Eight to be inducted into MHS Hall of Fame
This year’s class for the Minot High School Athletic Hall of Fame includes six coaches and two game announcers. The new inductees will be recognized Saturday evening at the Grand Hotel. Many of the inductees are also members of state and national coaching hall of fames, but consider the MHS honor as the best recognition to receive. The first class was inducted in 1998 and this year’s class brings the total of inductees to 166. These coaches’ and announcers’ careers spanned decades. Some career achievements are listed below.
2013 Hall of Fame Coaches
– Ken Disher, boys swimming and diving head coach, 1980-2008
Disher was named national coach of the year in 2002 and 2003. The National Federation of High Schools honored him once as did the National High School Athletic Coaches Association. Under Disher, the Magicians won 20 state titles and 24 West Region titles. He served as an assistant for four season before taking the helm and has served as an assistant since passing the team to Jake Solper.
Disher said: “I was so fortunate to work with so many great assistant coaches that are still part of the program and that they were with me for so long that there was continuity with our program. And alll the athletes that made the choice to be a part of our swimming and diving program over the years to make all the success that Minot High’s had.”
– Dwight “Chipper” Farrell, boys golf, 1977-2005; girls golf, 1981-1989
Farrell is the winningest coach in state history with more than 250 wins, five state titles with the girls and two with the boys. He is a member of the North Dakota and National High School Athletic Coaches Association Halls of Fame and the North Dakota Golf Association Hall of Fame. He was named the 2002 NHSACA national golf coach of the year and is a former editor of Dakota Coach. Farrell is a former chairman of the Prep All-American, which selected the top golfer from each state. Farrell most recently coached at Minot State University before resigning this year.
Farrell said: “I had the opportunity to work with some great people and some great kids. It’s very exciting to be in this group of people, and like I said, if you live long enough and coach long enough – I was at Minot High for 35 years – it’s nice to be included with my mentors.”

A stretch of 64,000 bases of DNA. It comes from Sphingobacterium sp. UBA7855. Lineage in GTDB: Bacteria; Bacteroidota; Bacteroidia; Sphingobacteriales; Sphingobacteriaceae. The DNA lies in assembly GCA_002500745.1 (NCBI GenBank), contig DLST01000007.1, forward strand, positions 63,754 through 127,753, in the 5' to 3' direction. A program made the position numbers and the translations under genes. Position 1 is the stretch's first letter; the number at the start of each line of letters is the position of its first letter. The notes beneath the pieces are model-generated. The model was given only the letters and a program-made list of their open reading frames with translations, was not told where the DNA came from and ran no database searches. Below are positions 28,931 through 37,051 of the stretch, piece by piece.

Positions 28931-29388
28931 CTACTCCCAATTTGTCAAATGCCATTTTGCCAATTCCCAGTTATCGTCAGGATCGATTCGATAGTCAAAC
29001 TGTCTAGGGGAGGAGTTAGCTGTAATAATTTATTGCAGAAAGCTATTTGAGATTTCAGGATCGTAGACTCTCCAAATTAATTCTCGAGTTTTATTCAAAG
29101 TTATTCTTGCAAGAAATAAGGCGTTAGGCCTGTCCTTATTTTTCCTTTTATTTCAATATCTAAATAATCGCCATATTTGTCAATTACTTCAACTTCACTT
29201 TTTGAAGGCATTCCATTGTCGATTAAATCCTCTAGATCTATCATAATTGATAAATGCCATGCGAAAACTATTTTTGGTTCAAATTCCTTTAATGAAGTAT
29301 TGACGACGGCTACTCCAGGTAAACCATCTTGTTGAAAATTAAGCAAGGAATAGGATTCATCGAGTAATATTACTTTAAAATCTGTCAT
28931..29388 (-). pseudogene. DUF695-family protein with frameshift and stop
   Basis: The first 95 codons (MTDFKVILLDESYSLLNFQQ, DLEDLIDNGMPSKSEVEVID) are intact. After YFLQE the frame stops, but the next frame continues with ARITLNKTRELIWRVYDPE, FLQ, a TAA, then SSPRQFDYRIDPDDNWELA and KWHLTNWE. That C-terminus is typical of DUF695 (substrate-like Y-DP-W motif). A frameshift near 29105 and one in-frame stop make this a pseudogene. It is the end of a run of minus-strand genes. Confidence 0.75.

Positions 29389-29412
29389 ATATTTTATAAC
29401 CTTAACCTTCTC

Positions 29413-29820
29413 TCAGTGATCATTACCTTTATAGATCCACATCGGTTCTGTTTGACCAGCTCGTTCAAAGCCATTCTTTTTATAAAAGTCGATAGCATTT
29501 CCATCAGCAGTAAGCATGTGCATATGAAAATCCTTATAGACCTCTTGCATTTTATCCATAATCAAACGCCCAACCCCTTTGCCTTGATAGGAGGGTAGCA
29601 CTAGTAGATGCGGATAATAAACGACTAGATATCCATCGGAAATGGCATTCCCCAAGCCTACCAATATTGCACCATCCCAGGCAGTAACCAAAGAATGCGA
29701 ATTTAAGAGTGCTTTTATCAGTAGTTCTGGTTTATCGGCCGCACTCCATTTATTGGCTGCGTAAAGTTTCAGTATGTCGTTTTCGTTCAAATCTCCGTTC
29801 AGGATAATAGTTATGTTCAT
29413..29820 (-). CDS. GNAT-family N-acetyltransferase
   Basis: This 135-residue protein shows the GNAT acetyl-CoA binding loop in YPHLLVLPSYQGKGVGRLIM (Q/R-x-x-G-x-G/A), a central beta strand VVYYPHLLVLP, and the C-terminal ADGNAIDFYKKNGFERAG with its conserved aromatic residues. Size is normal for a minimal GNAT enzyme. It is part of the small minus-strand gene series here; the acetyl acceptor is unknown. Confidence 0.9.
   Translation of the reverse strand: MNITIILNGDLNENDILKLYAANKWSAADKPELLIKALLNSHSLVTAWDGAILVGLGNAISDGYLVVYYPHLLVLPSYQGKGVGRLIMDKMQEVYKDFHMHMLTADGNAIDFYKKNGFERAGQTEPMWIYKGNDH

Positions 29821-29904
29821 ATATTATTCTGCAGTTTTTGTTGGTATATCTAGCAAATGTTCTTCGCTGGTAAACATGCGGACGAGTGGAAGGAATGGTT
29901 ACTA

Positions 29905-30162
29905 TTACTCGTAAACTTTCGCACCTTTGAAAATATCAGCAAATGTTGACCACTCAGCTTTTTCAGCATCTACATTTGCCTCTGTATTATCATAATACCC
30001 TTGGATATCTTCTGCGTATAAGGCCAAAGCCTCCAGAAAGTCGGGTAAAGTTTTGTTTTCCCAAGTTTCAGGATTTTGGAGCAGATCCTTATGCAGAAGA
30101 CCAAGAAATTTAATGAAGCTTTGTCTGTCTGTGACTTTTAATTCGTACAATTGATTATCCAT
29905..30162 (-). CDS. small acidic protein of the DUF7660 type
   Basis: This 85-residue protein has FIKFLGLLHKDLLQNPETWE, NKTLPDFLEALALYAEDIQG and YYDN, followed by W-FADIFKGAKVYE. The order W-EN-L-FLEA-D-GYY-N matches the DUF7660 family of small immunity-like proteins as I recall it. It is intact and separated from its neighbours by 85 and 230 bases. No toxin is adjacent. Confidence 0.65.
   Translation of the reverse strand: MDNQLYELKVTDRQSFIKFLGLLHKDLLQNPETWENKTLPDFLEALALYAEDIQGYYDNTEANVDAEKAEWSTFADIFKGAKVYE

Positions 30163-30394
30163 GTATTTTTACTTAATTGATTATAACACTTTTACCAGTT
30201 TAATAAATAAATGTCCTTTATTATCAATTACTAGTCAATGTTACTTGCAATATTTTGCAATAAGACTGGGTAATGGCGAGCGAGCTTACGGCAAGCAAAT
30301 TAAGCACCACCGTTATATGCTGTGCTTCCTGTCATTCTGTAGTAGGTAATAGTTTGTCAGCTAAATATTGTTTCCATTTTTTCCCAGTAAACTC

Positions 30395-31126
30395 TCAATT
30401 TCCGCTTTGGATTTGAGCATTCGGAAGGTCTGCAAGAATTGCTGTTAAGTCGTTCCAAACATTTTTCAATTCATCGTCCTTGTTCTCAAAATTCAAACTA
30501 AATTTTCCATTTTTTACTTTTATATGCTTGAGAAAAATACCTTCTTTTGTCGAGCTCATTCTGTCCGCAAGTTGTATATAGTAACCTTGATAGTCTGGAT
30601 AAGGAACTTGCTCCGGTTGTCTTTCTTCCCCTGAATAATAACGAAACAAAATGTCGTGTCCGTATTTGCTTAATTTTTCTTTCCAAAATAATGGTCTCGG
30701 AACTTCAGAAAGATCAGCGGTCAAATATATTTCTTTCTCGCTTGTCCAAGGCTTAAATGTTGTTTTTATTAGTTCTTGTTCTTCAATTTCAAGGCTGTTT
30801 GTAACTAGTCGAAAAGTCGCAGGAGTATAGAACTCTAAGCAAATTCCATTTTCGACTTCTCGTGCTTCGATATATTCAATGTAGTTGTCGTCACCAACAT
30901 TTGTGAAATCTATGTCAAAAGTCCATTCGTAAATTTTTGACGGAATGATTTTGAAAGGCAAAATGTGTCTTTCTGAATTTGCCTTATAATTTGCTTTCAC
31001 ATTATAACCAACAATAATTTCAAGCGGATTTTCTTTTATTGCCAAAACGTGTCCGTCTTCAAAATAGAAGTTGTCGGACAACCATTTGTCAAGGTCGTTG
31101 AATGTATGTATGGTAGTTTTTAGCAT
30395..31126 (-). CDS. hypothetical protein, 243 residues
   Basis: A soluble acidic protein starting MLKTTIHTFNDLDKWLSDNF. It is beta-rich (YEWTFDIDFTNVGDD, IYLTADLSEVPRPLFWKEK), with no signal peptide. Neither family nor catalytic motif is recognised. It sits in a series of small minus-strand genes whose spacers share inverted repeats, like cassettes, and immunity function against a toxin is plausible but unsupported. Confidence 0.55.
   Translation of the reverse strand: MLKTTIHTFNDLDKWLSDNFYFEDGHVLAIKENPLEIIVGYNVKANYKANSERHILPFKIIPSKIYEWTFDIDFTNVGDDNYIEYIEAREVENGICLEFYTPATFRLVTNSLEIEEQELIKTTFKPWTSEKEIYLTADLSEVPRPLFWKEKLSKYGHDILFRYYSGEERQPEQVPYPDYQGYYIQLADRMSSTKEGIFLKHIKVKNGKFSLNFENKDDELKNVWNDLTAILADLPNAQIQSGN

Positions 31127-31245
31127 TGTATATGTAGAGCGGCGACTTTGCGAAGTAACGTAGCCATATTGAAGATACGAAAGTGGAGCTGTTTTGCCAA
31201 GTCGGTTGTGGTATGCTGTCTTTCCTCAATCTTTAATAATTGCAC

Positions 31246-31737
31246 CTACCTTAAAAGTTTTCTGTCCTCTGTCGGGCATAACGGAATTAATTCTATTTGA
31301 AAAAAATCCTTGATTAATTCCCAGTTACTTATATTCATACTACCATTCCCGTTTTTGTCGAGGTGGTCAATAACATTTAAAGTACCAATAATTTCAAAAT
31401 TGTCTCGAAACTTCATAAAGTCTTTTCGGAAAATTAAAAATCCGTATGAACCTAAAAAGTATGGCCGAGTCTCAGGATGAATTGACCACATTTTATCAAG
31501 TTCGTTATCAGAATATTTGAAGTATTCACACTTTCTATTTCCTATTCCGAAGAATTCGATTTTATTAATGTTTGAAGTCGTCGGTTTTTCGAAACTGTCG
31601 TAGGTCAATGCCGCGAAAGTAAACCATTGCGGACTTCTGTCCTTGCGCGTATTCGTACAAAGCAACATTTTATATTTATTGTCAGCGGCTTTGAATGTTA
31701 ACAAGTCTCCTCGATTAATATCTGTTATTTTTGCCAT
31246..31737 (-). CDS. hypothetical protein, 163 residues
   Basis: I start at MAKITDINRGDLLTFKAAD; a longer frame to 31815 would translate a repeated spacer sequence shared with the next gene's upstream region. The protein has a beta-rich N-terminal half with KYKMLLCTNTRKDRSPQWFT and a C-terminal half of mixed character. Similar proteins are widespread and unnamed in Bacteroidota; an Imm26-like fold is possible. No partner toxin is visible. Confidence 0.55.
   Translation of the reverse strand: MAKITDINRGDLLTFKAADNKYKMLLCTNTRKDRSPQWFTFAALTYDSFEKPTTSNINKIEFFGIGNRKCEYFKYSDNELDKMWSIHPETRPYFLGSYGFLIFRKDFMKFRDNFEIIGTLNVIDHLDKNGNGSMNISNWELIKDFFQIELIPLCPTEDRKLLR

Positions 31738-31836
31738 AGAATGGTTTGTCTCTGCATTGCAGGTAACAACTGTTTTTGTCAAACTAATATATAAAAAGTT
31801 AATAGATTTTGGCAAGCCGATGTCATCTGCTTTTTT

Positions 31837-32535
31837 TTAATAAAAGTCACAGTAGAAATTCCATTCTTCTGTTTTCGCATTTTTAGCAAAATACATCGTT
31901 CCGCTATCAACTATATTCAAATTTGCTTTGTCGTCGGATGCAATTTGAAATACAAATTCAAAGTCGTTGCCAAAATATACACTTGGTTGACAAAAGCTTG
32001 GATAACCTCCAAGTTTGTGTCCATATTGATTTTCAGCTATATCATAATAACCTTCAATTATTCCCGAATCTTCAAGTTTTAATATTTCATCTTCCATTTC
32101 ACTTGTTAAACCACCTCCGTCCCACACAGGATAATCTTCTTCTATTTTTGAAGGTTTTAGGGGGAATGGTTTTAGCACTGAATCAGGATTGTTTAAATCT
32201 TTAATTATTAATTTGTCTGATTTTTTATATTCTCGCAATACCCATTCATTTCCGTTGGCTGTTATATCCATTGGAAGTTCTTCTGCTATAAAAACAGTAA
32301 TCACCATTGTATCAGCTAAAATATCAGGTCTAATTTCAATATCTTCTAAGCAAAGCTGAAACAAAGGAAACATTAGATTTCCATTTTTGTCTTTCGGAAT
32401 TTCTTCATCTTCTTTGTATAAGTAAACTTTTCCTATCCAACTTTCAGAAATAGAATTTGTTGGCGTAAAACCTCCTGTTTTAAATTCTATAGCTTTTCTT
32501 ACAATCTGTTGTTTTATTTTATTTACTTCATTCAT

– Greg Fjeld, boys track and field, 1980-2004
Fjeld spent 14 seasons as the head coach and 11 as an assistant. He was named NFHS national coach of the year twice, state coach of the year twice and region coach of the year three times. Fjeld coached 39 state champions, 58 region champions and two state championship teams. He fondly remembers the way his athletes took to him.
Fjeld said: “I think they’ll remember me as a passionate coach. I was compassionate to my athletes too and I learned that from Wiley Wilson, who was the coach at Minot State.
“It’s a great honor. A Class B buck from Scobee, Mont., and now I’m in the Minot Hall of Fame. I feel very fortunate and I’m going in with a great group of coaches.”
– Jerry Lyon, boys girls and tennis, 1975-2008
Lyon is a member of the NHSACA Hall of Fame and the North Dakota Coaches Hall of Fame. He was a six-time state coach of the year and was named the 1998 NHSACA coach of the year. Lyon coached the boys for 33 seasons and the girls for 32 seasons. His Majettes won five state titles, the Magicians won three and he finished with a combined record of 778-221. Lyon estimates driving the team bus 130,000 miles through the 65 seasons. His teams reached 21 state finals.